Market Based Approach to Reduce Worldwide Greenhouse Gas Emissions Approved by United Nation's Aviation Agency

After two weeks of negotiations, a deal was reached at the International Civil Aviation Organization (ICAO) meeting in Montreal. The assembly of nations agreed to develop a market based approach by 2016 to be implemented in 2020. This resolution encourages countries to create new aircraft technology, adopt carbon dioxide standards, and utilize sustainable alternatives to jet fuel. Further, the measure promotes the engagement of member states in talks about the design of new carbon markets and the implementation of existing programs. This resolution makes air transport the first major industry sector to have a global model in controlling greenhouse gas emissions. The air transport industry currently accounts for 2 percent of global greenhouse gas emissions with projections of higher emissions by 2050.

As discussed in this blog previously, the European Union has been a leader in the effort to reduce greenhouse gas emissions and a driving force behind ICAO’s decision to address emissions on a global scale. On October 16, the European Commission relaxed its own controversial emissions regulations which would have included all flights to, from, and between European Union airports in the EU Emissions Trading System (ETS). A proposed directive by the European Commission to the member states and the European Parliament would require inclusion of only the portions of flights that take place in EU airspace to be included in the ETS. The directive would amend the ETS to include international flights by foreign airlines. Although not as burdensome as the original plan, it is possible that Indian, Chinese, Russian, and Unites States’ based airlines will still refuse to comply.

As this issue progresses, please check back to this blog for future posts.

Special thanks to Sullivan & Worcester’s Emma Spath, Environmental Intern, for assistance in preparing this post.

ICAO Council Compromises on International Aviation Emissions

Last week, the Council of the International Civil Aviation Organization (ICAO), a permanent body comprised of thirty-six ICAO members, met in Montreal to discuss international aviation emissions. This meeting proceeded the September 24 – October 4, 2013 meeting of the full ICAO membership. The Council agreed to a temporary framework that would allow regional emissions trading systems to regulate portions of flights in their airspace.  In contrast to the European Union’s (EU) earlier attempt to regulate the full distance of all flights taking off or landing in the EU, this new agreement would allow regulation only of the flight portion in EU airspace. This agreement fell short of what many had hoped for – the adoption of a global, market-based system to reduce carbon emissions. The Council did agree, however, that such a comprehensive international plan would be secured by 2020. The agreement still must be approved by the full ICAO membership later this month at the Assembly.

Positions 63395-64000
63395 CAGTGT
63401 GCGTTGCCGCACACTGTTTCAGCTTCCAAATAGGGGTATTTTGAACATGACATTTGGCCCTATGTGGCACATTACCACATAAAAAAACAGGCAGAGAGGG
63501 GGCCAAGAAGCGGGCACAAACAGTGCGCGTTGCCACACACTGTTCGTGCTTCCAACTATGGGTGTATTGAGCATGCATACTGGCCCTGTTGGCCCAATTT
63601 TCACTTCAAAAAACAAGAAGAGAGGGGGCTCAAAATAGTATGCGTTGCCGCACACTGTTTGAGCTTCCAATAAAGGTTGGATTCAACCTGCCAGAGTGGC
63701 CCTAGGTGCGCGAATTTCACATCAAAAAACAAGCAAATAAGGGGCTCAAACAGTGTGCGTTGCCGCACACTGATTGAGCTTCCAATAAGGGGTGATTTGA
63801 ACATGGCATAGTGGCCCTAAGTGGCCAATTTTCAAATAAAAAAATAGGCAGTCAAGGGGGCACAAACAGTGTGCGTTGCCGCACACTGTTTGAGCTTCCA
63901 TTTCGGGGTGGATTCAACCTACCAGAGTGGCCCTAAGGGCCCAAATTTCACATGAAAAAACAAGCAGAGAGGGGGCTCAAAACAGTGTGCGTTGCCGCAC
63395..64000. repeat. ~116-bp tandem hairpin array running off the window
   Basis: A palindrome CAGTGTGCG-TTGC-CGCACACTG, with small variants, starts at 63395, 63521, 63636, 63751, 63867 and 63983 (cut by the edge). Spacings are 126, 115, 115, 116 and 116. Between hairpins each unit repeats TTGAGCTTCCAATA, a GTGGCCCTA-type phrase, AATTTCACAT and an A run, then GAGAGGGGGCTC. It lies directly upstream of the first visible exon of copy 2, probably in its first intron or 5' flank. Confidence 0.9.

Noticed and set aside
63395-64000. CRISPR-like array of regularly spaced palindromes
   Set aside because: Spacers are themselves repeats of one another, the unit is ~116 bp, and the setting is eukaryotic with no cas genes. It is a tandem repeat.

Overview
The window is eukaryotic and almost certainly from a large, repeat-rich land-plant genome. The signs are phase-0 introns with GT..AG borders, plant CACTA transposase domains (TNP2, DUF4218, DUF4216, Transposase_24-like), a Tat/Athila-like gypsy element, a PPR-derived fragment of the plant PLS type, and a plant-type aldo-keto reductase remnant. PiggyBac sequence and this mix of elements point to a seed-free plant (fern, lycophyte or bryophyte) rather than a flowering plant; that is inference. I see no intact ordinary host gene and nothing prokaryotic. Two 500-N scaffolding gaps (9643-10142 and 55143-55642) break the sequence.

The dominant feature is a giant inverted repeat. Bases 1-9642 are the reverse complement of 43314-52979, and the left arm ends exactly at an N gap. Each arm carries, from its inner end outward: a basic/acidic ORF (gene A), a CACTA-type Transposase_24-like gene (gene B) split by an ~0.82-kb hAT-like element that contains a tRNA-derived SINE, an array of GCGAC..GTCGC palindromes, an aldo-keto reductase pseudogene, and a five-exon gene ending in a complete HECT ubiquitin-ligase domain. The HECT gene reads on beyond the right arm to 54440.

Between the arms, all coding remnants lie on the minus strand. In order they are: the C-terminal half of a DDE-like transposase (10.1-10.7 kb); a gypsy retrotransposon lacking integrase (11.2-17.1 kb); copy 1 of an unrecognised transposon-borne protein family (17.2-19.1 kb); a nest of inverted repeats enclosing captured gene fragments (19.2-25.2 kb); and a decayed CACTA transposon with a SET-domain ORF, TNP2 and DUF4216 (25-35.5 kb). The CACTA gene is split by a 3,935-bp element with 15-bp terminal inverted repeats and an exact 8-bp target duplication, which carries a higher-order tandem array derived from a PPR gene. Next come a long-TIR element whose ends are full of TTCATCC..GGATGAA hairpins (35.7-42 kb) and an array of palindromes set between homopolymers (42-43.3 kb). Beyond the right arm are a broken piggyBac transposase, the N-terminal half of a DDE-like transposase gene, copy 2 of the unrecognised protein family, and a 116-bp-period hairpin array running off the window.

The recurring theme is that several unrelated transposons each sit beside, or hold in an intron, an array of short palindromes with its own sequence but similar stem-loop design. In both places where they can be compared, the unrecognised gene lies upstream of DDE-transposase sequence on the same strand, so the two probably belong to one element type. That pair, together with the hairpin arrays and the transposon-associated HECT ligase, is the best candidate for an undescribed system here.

In the end, the agreement is a compromise between the EU, which desires stronger emissions standards, and countries such as the United States and China, who have pushed to find a global solution. Hopefully, the Council’s decision will keep the peace until a global management plan is developed.

 

As this issue progresses, please check back to this blog for future posts.

Aviation Industry Considers the Use of More Biofuels to Cut Emissions and Reduce Costs

As reported in earlier posts, non-European Union airlines may soon be subject to the EU Emissions Trading System (“ETS”). As airlines face pressure to reduce carbon emissions and to cut their $200 billion annual fuel bill, many are weighing the advantages of using more aviation biofuels, in addition to employing improved fuel efficient designs and materials. Yesterday, United Airlines made the first domestic commercial flight from Houston, Texas to Chicago, Illinois powered by a biofuel blend from San-Francisco based Solazyme, Inc., which is 60 percent traditional jet fuel and 40 percent algae-based biofuel. In addition, on Wednesday, Alaska Airlines plans to begin 75 regular passenger flights from Seattle, Washington to Portland, Oregon and to Washington, D.C. fueled by a 20 percent biofuel blend made from used cooking oil. (Chicago Tribune)  

Last month, another airline announced its plans to fly its passengers on a waste gas-based fuel by 2014, thus cutting its carbon footprint in half. Virgin Atlantic Airways plans to be the first airline to use waste gas from industrial steel production to move well beyond its initial pledge of a 30 percent carbon reduction per passenger by 2020. Virgin is a pioneer in this area, flying a Boeing 747 from London to Amsterdam in 2008 on a mixture of babassu oil and coconut oil and stands to be a leader moving forward. (Environmental Leader)   

Biofuels, however, are not without critics, as biofuels often are produced from first-generation edible crops or from plants that consume arable land that would have otherwise been used for edible crops. To solve this dilemma, the aviation industry is turning to other plant sources that grow in arid conditions as well as municipal organic waste to convert into aviation fuel.

Commercial airlines are certainly moving toward taking advantage of biofuels. It is only a matter of time before business and corporate aircrafts follow. As this issue progresses please check back to this blog for future posts.